Gwen Robinson reports at ft.com that the EU (European Economic Union) has set up an emergency funding facility of up to €500bn to support loan guarantees and credit in Europe. The IMF (International Monetary Fund) has added an additional €220bn. This brings the total from these two sources to approximately $960 bn, significantly larger than the U.S. TARP package in the fall of 2008.
To support this effort, a currency swaps window has been reopened by the U.S. Federal Reserve to improve liquidity for world currencies, especially the British pound, the Swiss franc and the euro. See article by Scott Lanman and Craig Torres (Bloomberg). This window had just recently been closed (Feb. 1) after more than a year of operation to smooth systemic risks for currency exchange rates as a result of the banking crisis.
This time the window is being opened because of a sovereign debt crisis. But the reason for reopening the window is still to try to reduce the exposure (some say over exposure) of banks to sovereign debt. Prices have plummeted in recent weeks for the debt of several countries including Greece, Italy, Spain and Portugal.
Estimates are not available for the amount of money available from the Fed to support European central banks' efforts to keep the sovereign debt crisis from spreading. The peak in swaps funded in the last open period was $583.1 billion in December 2008.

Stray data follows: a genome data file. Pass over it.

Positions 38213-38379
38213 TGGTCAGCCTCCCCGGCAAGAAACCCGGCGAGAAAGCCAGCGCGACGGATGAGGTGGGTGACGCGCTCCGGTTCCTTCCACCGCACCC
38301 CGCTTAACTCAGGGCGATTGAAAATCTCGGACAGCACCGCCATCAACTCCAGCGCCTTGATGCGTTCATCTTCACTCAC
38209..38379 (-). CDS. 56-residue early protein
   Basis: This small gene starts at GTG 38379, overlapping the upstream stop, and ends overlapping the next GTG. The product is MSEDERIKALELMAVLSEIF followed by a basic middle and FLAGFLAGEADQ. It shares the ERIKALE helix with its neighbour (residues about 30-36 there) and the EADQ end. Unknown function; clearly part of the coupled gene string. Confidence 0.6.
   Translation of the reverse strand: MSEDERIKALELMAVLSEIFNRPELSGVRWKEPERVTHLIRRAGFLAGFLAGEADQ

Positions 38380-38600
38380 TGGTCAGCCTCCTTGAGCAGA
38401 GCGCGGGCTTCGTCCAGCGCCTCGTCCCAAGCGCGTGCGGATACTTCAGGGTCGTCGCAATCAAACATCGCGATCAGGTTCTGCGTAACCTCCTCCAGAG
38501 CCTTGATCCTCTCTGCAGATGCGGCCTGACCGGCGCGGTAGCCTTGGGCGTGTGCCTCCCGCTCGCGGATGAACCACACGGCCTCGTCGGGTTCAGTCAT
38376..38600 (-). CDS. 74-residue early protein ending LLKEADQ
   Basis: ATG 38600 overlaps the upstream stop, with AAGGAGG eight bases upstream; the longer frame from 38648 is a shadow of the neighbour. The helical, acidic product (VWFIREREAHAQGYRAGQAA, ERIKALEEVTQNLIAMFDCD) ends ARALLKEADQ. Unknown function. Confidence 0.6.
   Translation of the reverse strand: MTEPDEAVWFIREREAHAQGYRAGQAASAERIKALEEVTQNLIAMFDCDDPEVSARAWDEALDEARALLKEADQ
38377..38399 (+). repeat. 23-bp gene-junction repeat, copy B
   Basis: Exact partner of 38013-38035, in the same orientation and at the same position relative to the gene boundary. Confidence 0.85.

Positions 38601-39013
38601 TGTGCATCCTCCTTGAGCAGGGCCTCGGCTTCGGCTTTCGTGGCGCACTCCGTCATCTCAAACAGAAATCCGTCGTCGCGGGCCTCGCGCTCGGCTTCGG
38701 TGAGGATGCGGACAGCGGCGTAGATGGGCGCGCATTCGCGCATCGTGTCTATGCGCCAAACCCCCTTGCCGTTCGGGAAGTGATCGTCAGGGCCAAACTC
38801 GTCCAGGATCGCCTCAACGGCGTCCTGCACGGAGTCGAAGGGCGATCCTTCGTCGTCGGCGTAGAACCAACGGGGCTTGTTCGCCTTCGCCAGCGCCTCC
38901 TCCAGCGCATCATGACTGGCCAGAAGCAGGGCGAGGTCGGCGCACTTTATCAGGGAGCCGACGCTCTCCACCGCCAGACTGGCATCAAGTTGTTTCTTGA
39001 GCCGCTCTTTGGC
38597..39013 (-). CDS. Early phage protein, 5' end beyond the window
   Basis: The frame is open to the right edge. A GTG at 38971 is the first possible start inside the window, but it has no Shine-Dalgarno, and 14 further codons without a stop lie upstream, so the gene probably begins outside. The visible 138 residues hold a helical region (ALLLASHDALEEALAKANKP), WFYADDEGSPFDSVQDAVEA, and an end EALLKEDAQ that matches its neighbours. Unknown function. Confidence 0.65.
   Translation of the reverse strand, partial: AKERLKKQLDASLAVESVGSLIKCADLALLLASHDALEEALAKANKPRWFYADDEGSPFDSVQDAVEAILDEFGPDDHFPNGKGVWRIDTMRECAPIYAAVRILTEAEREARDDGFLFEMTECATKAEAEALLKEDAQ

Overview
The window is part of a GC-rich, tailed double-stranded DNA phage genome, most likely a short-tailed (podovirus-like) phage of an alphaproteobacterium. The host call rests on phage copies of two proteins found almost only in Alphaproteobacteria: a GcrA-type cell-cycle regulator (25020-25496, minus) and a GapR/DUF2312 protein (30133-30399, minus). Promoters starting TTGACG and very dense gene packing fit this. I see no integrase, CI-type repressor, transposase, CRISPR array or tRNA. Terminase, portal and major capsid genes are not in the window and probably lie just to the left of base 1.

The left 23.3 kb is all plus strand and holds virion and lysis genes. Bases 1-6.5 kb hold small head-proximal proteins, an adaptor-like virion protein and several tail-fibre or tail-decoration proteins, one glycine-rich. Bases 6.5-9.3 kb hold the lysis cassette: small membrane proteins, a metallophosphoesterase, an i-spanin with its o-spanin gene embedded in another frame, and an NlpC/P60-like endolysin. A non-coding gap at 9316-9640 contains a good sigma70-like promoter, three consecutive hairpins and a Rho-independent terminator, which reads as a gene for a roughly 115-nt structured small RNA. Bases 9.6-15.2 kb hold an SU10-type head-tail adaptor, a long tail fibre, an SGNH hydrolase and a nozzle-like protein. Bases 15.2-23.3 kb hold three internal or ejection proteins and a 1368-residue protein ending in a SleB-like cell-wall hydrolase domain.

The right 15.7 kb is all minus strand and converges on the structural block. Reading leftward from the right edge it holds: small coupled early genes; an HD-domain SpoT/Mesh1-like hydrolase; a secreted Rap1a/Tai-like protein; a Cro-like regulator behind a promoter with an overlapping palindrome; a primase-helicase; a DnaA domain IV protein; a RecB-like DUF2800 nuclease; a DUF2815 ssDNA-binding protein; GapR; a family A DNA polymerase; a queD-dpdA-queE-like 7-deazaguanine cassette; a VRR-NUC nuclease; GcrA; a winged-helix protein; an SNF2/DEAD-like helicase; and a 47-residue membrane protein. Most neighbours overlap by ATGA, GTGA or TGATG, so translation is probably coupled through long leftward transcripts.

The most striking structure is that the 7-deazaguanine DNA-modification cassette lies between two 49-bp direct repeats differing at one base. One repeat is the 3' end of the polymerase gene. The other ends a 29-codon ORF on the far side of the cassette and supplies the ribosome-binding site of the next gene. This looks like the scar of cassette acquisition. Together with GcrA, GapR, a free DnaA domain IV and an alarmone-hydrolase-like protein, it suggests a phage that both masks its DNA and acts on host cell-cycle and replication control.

There are also reports that the EU may even buy sovereign debt directly. This had been considered an extreme maneuver previously.
World markets have responded. Darren Boey and Saeromi Shin report at
Bloomberg that Asian markets and S&P 500 futures are up overnight. The euro and the pound are strengthening and the U.S. dollar has been weakening. As this is written (3 am New York), Singapore is up 2.5%, Hong Kong +2.3%, Japan Nikkei 225 +1.6% and Korea +1.8%. Shanghai is nearly unchanged. The first markets opened in Europe are up sharply, Paris and Brussels both about 5% higher. Yahoo reports that S&P 500 futures are up about 2%, well above fair value.
Even if the initial reactions hold, global stock markets will still have a way to go to recover the approximately $3 trillion valuation losses from last week.
Disclosure: Author holds long positions in several S&P 500 stocks.